Okanogan County is proposing to extend a moratorium on new cannabis farms and the expansion of existing farms to meet with growers to be sure they’re in compliance with the county’s permit regulations. The extension will also allow the county to review current regulations, including the number of grows that can be located on a single parcel.
Since the county first required growers to present their license and site plan, Okanogan County Planning has met with 35 growers, but there are still about 50 to go, Planning Director Pete Palmer told the county commissioners on Monday (Jan. 24). The new deadline would be April 1.
The county has been meeting with six or seven growers each week, Palmer said. The deadline was extended by 45 days because it conflicted with the harvest.
Palmer is compiling a list of issues raised in the meetings with the growers. Once they have talked with all the growers, she hopes to meet with the Washington State Liquor and Cannabis Board (WSLCB) to develop a more coordinated process between the state and county for licensing and cannabis grows.
The county imposed the six-month moratorium in August 2021 because the state had been issuing licenses to growers without checking or coordinating with the county about its permit and zone requirements, Okanogan County Commissioner Andy Hover said last year.
The WSLCB issues licenses in tiers, which govern the size of a farm, but the state asks only for an address and doesn’t look at parcel information. In recent years, Okanogan County property owners have been subleasing “suites” to multiple growers, meaning that the state may license multiple grows on a single parcel, without accounting for the size of the parcel or the aggregate size of the individual grows, Hover said.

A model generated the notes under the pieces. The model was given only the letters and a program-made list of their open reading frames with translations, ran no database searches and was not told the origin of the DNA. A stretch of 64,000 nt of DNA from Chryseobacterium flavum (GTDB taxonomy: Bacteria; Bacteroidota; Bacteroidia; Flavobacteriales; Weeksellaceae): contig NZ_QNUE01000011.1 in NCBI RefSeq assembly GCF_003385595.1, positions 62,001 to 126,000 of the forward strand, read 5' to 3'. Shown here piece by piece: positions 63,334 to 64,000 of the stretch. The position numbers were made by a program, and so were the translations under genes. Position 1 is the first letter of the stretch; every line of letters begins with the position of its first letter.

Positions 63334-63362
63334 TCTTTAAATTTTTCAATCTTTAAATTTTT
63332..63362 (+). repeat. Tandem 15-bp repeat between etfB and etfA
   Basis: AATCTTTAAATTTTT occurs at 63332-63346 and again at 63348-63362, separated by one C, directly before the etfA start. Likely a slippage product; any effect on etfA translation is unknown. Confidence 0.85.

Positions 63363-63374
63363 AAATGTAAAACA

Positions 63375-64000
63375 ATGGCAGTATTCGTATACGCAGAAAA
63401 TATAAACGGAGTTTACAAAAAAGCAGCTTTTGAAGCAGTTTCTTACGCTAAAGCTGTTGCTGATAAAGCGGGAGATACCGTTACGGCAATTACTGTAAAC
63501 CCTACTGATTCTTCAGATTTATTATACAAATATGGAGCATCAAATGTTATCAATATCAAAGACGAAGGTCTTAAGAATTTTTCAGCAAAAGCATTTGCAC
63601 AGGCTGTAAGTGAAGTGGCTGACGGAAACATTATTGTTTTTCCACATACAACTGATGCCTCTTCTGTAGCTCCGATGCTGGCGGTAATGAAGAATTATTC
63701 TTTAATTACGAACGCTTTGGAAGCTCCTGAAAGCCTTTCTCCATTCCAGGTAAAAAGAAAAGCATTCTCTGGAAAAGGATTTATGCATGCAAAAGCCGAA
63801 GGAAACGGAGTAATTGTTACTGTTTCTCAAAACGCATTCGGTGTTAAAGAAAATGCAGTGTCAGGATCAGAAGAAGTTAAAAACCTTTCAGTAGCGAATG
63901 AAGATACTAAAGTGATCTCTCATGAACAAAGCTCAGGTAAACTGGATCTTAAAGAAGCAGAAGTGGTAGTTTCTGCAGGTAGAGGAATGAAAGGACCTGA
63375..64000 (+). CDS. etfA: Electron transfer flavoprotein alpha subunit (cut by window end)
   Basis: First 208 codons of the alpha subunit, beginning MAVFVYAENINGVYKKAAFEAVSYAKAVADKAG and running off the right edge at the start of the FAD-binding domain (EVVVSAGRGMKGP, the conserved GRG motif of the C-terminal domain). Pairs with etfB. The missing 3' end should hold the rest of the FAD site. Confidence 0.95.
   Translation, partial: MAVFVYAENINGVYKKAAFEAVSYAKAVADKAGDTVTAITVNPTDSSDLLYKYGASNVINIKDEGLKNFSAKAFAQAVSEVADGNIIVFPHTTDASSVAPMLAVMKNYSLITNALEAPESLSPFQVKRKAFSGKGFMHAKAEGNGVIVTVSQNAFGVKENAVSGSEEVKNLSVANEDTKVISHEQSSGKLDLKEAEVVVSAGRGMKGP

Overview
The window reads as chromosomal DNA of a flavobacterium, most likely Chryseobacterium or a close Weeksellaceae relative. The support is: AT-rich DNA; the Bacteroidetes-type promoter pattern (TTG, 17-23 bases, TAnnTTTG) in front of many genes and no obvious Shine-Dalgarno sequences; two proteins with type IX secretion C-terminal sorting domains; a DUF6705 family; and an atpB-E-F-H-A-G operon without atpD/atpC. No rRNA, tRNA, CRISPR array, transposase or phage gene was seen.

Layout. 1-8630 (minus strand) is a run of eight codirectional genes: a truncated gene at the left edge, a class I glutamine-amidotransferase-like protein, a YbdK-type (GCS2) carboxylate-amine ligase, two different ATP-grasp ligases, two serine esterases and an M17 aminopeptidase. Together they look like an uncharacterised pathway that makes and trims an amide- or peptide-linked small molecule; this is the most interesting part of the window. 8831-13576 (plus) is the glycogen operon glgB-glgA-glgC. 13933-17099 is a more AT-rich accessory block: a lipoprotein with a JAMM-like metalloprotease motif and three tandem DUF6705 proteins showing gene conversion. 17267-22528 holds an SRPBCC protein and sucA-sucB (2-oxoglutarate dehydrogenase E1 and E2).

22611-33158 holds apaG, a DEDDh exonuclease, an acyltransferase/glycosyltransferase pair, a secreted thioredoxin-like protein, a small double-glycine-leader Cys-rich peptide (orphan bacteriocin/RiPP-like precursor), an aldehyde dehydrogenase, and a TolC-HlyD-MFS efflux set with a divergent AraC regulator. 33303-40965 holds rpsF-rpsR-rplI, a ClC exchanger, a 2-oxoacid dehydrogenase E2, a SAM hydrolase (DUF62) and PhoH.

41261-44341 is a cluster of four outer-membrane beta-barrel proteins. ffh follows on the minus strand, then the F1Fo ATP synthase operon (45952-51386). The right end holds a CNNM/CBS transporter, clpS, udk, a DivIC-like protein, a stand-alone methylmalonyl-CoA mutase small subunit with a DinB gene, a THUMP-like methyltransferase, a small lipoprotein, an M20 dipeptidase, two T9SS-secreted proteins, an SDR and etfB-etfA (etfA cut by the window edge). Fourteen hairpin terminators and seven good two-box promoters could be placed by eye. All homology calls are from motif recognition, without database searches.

The size of the farm is restricted by the state license, but there’s nothing restricting how many licenses are allowed on a single parcel, Hover said. Often, multiple grows are so close they create large tracts of farms.
The state also issues licenses to cannabis operations for an address without verifying with the county whether cannabis farms are permitted in that zone.
While the state licenses the farm, the county permits the land use. Each grow must have an approved site plan that shows the entire operation – the total acreage and all the components, Palmer said. Some farms have expanded beyond their permit, she said last year.
Existing grows that don’t provide their current license and site plans to the county will have their permits revoked, and the county will notify WSLCB about the noncompliance. Five grows have been completely shut down, Palmer told the commissioners.
The existing moratorium expires on Feb. 24. The county will hold a public hearing on the revised moratorium. The date hasn’t been set yet.